The political risks have receded somewhat...
February was relatively calm, enabling the rebound observed in January to continue, with the equity markets on the rise, government bond yields slightly higher and the credit markets showing a marked improvement.
In the United States, Q4 GDP growth surprised to the upside at 2.6% qoq, despite the sharpest drop in retail sales in a decade (-1.2% in December). The indicators are now pointing to a modest recovery in Q1, on the back of robust industrial output numbers and a rise in the services PMI.
Figures also edged up in the eurozone, with the services and composite PMIs at 52.8 and 51.9 respectively. Are we starting to see the reversal of the downtrend in place over the last year? It is too soon to draw any conclusions, but it looks like the European economy has moved beyond the bottom of the cycle, thanks in part to the range of budget stimuli implemented in the different countries.
China’s economic data has not seen a rebound, but nor has it deteriorated. The various stimulus plans announced by the Chinese government are starting to bear fruit (rise in new loans), but the full effects should take a little while to emerge.
Reassured by the slightly rosier macroeconomic picture, the markets also welcomed the progress made on some of the current political issues.
For example, President Trump has announced that he would delay the proposed tariff hike, but without giving any more information on the postponement. Significant efforts “appear” to have been made on technology transfer and intellectual property protection. Is this real or fake news? The markets have decided that the progress is real, and are now expecting a positive outcome to the negotiations, with the various tariffs imposed being lifted. The situation in the UK also became slightly clearer with Theresa May’s announcement of a vote on her deal on 12 March, to be followed - if this fails to get through the UK parliament - by a second vote on “no deal” on 13 March. If this also fails, it will be followed by a third vote on extending Article 50. As there is very little chance of the May deal or “no deal” being approved, an extension to Article 50 seems to be the most likely option. The extension would, however, have to be for a fairly limited period.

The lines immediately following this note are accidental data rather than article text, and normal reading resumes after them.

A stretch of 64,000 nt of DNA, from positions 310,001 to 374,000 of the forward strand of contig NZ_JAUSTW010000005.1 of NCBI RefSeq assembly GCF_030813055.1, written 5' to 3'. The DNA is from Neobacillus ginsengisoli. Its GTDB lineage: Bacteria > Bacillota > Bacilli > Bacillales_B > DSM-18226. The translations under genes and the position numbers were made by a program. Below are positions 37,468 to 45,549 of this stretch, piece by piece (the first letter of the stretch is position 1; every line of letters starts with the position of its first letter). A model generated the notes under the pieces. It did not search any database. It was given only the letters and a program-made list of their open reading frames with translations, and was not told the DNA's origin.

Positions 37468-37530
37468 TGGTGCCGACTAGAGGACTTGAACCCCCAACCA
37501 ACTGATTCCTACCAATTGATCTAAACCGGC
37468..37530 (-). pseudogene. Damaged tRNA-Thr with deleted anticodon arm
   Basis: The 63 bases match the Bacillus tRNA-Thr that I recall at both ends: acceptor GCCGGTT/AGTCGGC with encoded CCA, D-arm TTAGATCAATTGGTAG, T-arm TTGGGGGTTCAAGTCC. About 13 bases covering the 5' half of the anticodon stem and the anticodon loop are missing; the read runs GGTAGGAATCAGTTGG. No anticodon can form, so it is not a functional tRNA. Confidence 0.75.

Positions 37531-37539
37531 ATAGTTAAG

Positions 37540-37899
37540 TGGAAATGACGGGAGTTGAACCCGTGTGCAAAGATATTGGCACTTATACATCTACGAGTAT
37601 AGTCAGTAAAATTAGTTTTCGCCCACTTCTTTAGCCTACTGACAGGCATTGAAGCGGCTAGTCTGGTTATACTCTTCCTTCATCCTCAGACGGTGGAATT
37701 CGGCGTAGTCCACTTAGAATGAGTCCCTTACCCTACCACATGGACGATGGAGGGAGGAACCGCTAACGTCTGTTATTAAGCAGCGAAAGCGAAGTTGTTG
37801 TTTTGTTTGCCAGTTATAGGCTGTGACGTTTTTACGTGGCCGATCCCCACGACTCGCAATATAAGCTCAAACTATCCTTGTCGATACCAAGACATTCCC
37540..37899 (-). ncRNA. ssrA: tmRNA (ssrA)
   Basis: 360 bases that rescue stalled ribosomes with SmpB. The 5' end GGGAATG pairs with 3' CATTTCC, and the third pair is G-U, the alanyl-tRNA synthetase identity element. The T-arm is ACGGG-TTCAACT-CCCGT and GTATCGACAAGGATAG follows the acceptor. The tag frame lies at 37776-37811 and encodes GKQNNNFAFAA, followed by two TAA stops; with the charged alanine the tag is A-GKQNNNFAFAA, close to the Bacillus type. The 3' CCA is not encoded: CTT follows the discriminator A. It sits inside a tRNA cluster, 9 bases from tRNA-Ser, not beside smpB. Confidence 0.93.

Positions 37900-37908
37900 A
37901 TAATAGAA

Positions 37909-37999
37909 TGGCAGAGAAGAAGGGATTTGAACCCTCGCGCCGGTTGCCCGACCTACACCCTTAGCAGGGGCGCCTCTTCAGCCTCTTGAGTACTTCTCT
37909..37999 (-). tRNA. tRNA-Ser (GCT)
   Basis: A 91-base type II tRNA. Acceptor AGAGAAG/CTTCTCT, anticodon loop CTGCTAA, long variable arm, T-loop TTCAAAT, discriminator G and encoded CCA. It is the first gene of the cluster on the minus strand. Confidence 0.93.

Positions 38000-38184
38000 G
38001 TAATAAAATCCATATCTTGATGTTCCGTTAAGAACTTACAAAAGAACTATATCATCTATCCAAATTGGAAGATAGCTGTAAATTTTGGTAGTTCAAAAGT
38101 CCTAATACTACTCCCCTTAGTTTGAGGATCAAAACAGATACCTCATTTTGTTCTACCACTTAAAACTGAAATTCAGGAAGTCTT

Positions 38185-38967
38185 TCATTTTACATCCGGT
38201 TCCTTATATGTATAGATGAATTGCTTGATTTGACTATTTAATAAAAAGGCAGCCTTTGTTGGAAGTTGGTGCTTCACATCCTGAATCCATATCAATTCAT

Lastly, and although this is currently having less of an impact on the financial markets, the political situation in Italy seems to be turning in favour of the League, after the results of elections in Sardinia which saw the Five Star Movement lose a lot of ground. This victory for the right followed a similar reversal for 5SM two weeks ago in Abruzzo. The League now seems to be well placed to form a government, if the current administration falls in the coming months. This would very likely be good news for Italian assets.
In this environment, we are maintaining our preference for the emerging markets, although we have taken profits on Chinese assets as these have done extremely well since the start of the year. We also continue to be positive on Spain and Portugal, and on subordinated financials. European inflation expectations also seem to still be too low in our view, given the recent oil price movements.
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